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Directors: Laurent Boileau & Jung
Release Date:
June 4, 2012
Rating:
 ★★★
Review:

One of the striking developments of the 21st century was the advent of the animated documentary. Of course, the genre is much, much older, arguably going back to Winsor McCay’s ‘The Sinking of the “Lusitania“’ (1918), but the animated documentary film remained a scarcity throughout the 20th century, and never went beyond the length of shorts.

All that changed with the highly influential Israeli film ‘Waltz with Bashir’ (2008), arguably the very first feature length animated documentary. Subsequent films of this type often told personal stories, if not only told with, then at least augmented with animation, e.g. ‘Tatsumi’ (2011), ‘Kurt Cobain: Montage of Heck’ (2015, with added animation by Hisko Hulsing) or ‘Tower’ (2016).

‘Couleur de peau: miel’ is such a personal story. The film is based on an autobiographical graphic novel by Belgian author Jung, who is of Korean descent, and who was adopted at a young age. His story is told with an all too prominent voice over, and in live action, depicting the present Jung, now 44 years old, visiting Korea, with the use of 8mm films shot by his father in the 1970s, and with computer animation, depicting several of Jung’s childhood memories.

The film succeeds in showing the troubled existence of adopted children, and their struggling with their identity. Jung, for example, doesn’t feel entirely part of the family, and indeed, his parents sometimes snap that they see him differently from their own natural children. Worse, he feels uprooted, feeling neither completely Belgian nor Korean, and feeling alienated from both. This leads to a troubled youth, with Jung being far from a good boy. This unfortunately makes it rather more difficult to identify with him, for he often acts as a real jerk, being full of mischief, for example falsifying his school report.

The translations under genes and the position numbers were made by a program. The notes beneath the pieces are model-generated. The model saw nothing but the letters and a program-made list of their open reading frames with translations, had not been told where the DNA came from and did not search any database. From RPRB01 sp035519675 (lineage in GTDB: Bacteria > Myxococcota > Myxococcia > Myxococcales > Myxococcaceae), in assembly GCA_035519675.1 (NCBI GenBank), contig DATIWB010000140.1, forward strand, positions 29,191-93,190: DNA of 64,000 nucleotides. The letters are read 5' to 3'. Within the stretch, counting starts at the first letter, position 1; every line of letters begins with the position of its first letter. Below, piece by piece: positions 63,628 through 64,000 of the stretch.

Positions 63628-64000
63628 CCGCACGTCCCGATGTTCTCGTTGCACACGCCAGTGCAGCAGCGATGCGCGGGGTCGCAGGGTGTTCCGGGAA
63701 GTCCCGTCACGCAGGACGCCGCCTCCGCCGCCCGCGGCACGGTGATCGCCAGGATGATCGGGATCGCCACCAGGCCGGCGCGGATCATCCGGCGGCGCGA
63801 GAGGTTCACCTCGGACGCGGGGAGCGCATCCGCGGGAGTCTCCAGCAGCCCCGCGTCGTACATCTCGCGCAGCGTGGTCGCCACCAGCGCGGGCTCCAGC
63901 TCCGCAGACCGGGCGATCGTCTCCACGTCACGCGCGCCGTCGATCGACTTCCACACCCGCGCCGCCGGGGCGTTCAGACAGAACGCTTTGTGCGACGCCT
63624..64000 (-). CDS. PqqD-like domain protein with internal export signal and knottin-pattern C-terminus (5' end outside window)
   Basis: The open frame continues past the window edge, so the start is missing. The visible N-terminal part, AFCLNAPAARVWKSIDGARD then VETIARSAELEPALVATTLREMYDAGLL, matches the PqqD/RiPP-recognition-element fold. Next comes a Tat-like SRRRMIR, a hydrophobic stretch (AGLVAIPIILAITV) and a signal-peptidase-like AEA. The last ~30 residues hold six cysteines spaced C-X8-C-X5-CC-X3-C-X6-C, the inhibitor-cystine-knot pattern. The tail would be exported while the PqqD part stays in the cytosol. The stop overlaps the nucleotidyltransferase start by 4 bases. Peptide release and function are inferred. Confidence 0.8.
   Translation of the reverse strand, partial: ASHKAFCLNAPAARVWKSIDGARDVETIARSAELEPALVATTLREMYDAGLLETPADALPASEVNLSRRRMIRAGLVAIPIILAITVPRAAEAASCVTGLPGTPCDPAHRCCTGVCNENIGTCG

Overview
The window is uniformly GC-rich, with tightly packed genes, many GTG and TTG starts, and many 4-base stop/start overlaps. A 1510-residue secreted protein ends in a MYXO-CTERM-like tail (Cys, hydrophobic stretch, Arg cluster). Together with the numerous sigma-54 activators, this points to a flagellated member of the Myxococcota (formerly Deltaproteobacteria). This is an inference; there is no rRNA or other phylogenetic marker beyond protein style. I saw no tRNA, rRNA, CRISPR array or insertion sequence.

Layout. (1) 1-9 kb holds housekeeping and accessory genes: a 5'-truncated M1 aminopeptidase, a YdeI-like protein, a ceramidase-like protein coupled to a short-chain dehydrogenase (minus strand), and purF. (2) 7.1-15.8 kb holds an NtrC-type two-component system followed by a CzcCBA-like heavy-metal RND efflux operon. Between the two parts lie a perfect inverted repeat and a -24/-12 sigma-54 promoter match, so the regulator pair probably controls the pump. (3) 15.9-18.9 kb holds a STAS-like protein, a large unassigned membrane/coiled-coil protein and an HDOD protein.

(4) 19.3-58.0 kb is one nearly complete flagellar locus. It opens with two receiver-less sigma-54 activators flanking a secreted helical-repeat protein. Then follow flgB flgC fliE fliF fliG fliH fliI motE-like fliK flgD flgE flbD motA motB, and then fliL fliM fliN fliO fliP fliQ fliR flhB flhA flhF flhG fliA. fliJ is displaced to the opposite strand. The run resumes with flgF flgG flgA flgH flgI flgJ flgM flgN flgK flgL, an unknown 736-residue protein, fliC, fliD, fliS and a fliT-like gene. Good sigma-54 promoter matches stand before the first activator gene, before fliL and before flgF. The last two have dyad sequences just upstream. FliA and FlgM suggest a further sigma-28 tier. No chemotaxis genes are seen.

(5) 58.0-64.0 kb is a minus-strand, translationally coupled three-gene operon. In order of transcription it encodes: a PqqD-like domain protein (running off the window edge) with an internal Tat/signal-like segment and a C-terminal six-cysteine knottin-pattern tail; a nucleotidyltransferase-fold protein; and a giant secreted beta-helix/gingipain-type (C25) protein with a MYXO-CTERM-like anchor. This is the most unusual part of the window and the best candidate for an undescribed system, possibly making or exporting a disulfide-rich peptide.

The French title literally translates as ‘Skin Color: Honey’, and the animated sequences certainly use yellows, together with browns and grays as their principal coloring. Jung also has some dire memories of his early Korean days, which are rendered in more depressing grays than the Belgian sequences. These colors dominate the beautiful, two-dimensional background art.

For the animation the film makers have resorted to 3D computer animation, because it was cheaper. Unfortunately, it also looks cheaper, hampering an otherwise fine film. The characters are a strange hybrid of drawn images projected on three-dimensional models, and never become convincing characters. Instead, they look like wandering marionettes, uncannily devoid of life. In fact, the character animation is so ugly to look at that the emotions of Jung’s memories never really come off. I certainly wonder what a better film ‘Couleur de peau: miel’ could have been, if the film makers had made in traditional 2D animation… Now, we’re stuck with a film that certainly is interesting, but falls short in moving its audience.

Watch the trailer for ‘Couleur de peau: miel (Approved for Adoption)’ yourself and tell me what you think:

‘Couleur de peau: miel'(Approved for Adoption) is available on Blu-Ray and DVD

Director: Ilze Burkovska Jacobsen
Release Date: June 15, 2020
Rating: ★★★½
Review:

The Dutch online Kaboom Animation Festival was not only about shorts, it also presented thirteen feature films, of which I have seen five, the first being ‘My Favorite War’.